The 'uncomfortable' dinner conversation that inspired sex toys

Luciana Burke and Claire Deeks created their sexual wellness brand to start the conversation about female pleasure.

It was an “uncomfortable conversation” over dinner with girlfriends that inspired a pair of 24- year-old best friends from Western Australia to launch their own sexual wellness brand.

Despite having a “very close relationship” with those in their group, Claire Deeks says there was one particular topic that caused the table to fall silent.

“I started talking to the girls about finding my first sex toy and my experience with it and how much I was enjoying getting to know my own body,” she told Yahoo Lifestyle Australia.

“I remember the girls went very quiet and both of them, who were in five-year-plus relationships.. one of them turned to me and said, 'I don't know if I've ever had an orgasm before', and then the other girl spoke up and was like, 'You know what, I don't think I have ever had one either.”

Tackling the stigma of self-pleasure

For Claire who grew up in a very “sex-positive” and open family, the idea of not talking about the importance of orgasms sent her into a “spiral.”

“I just couldn’t believe that these women, who were in such long-term relationships, were finding sex, masturbation and pleasure, even within our friendship group, a bit of an uncomfortable conversation to have,” she said.

“Why is this not a really frequent thing that we're talking about between each other?”

Luciana Burke and Claire Deeks smile at the camera.
Luciana Burke and Claire Deeks launched their sex toy brand after an 'uncomfortable' conversation with friends. Source: Instagram

Stuck on how to change that and tackle the stigmatisation of self-pleasure, it kept coming back to product for Claire and her soon-to-be business partner Luciana Burke. It was then in 2021 My ilo was born.

Two years later, the company, whose acronym stands for I Love Orgasms, has reached over 5,000 women and turned over nearly half a million dollars through the sale of natural, safe and environmentally-conscious sex toys and accessories including vibrators, wands and body and play products.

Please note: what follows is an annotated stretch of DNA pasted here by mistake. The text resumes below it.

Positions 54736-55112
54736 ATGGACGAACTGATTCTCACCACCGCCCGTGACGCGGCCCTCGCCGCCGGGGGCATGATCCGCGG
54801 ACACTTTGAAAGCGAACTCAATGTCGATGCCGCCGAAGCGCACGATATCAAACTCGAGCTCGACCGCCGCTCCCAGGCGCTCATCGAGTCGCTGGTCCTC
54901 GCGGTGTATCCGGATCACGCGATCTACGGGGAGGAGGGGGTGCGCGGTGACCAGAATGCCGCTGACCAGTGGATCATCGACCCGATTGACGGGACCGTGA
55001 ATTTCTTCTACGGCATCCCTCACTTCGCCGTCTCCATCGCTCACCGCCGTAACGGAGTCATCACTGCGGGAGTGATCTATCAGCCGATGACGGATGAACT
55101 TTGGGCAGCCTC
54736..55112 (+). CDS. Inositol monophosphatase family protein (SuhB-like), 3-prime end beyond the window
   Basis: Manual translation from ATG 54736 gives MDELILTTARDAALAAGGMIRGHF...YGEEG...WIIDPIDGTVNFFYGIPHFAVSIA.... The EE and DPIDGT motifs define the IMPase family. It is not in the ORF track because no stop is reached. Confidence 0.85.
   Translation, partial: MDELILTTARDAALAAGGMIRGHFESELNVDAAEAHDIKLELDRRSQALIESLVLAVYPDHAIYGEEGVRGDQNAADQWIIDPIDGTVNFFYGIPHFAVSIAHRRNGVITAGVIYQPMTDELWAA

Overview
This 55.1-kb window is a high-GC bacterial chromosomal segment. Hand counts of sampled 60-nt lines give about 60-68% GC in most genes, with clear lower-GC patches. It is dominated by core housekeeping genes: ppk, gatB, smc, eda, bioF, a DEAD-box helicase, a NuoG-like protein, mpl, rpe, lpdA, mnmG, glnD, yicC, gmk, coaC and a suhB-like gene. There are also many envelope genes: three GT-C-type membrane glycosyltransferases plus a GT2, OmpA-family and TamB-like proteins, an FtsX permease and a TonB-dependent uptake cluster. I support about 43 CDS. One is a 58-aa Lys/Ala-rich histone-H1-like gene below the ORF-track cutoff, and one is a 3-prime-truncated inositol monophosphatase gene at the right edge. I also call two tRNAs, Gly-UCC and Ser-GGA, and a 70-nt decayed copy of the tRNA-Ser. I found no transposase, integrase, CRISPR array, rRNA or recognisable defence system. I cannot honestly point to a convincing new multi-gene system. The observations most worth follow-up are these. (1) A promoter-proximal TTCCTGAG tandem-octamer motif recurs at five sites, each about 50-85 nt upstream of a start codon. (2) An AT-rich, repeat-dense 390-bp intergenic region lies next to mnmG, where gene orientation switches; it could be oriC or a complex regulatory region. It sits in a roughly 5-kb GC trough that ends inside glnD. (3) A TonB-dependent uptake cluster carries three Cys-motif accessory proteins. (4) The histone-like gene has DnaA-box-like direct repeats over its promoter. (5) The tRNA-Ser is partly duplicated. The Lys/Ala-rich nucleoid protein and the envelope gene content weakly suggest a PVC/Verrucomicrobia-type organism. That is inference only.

But for the two founders behind the brand that seeks to empower sexual explorations and educate on sexual wellness, it’s the personal stories they find “really touching".


“We had a woman the other day in her 60s, recently divorced, and she bought one of our products,” Claire said.

“It was the first orgasm she'd ever had.

“I think there are a lot of women who haven't experienced orgasms,” Luciana added, “or even

had the confidence to explore their body.”

The end of the ‘enormous pink dildo’

From early on, Claire and Luciana’s goal was clear. To end the stereotypical male-dominated sexual wellness space with its sex toys made by men and not for women or any sort of gender diversity.

“Why would you make a massive, enormous pink dildo when you know that 80 per cent of women find pleasure through external stimulation?” Claire said.

“It just makes no sense. Like, what is going on here?”

While Luciana went on to explain that portraying sex toys as ‘naughty’ and ‘promiscuous,’ often using a woman in latex to advertise them, is also seriously damaging.

“I think all of the connotations surrounding that, in sex toys being something that you should hide away, something that you shouldn't show people and something that you’re going to get in trouble for, I think that has really created a stigma and stunted that conversational side,” she said.

“We want to break that cycle and make women feel confident to buy one.”

Prioritising sexual wellness

While there’s still a long way to go, Claire and Luciana insist the tide of talk is turning on self-pleasure.

“When we think about sex, it's often about the male finishing or the male masturbating,” Luciana said.

“We never really think about women pleasuring themselves or masturbating either.

“But now we're educated on the holistic benefits of masturbation, like body confidence, better sleep, reduced anxiety and it drops your cortisol,” Claire added.

“Mainstream media is also starting to talk about self-pleasure too and I think it really is creating a huge shift in this landscape.”

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